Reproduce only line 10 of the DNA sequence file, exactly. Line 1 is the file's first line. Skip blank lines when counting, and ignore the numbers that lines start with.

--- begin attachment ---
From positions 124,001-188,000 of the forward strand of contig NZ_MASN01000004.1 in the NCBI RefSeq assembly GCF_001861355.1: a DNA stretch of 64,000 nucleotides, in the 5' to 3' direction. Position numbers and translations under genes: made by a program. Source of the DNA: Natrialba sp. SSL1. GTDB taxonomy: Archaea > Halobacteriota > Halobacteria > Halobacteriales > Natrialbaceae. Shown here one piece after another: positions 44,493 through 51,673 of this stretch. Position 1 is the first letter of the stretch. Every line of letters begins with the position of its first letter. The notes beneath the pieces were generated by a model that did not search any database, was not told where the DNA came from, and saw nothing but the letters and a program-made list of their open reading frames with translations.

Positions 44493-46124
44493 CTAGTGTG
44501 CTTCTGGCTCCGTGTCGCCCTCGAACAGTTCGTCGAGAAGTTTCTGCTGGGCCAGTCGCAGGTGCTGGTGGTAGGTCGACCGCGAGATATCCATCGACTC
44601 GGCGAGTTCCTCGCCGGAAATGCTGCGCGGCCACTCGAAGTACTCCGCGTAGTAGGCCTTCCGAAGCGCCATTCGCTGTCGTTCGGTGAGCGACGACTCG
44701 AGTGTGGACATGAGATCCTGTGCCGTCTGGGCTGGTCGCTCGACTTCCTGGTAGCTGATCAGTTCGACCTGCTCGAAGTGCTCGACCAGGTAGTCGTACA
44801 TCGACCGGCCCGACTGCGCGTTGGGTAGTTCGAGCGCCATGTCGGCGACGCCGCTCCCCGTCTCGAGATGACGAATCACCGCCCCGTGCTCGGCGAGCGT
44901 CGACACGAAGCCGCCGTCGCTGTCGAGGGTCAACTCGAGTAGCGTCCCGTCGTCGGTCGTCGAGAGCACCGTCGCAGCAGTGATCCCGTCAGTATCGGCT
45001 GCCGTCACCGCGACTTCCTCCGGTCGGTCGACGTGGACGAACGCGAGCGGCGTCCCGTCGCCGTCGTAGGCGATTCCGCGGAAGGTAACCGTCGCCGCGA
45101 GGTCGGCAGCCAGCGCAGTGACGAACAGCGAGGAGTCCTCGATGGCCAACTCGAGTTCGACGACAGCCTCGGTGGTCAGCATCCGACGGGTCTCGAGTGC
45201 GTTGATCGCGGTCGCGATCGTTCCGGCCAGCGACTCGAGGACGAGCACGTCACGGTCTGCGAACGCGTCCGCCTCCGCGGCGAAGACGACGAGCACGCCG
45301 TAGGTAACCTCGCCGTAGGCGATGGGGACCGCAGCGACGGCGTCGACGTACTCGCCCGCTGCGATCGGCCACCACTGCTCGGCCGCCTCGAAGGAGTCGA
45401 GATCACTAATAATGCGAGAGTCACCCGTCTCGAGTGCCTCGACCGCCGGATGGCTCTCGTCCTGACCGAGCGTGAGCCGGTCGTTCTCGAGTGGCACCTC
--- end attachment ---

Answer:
45101 GGTCGGCAGCCAGCGCAGTGACGAACAGCGAGGAGTCCTCGATGGCCAACTCGAGTTCGACGACAGCCTCGGTGGTCAGCATCCGACGGGTCTCGAGTGC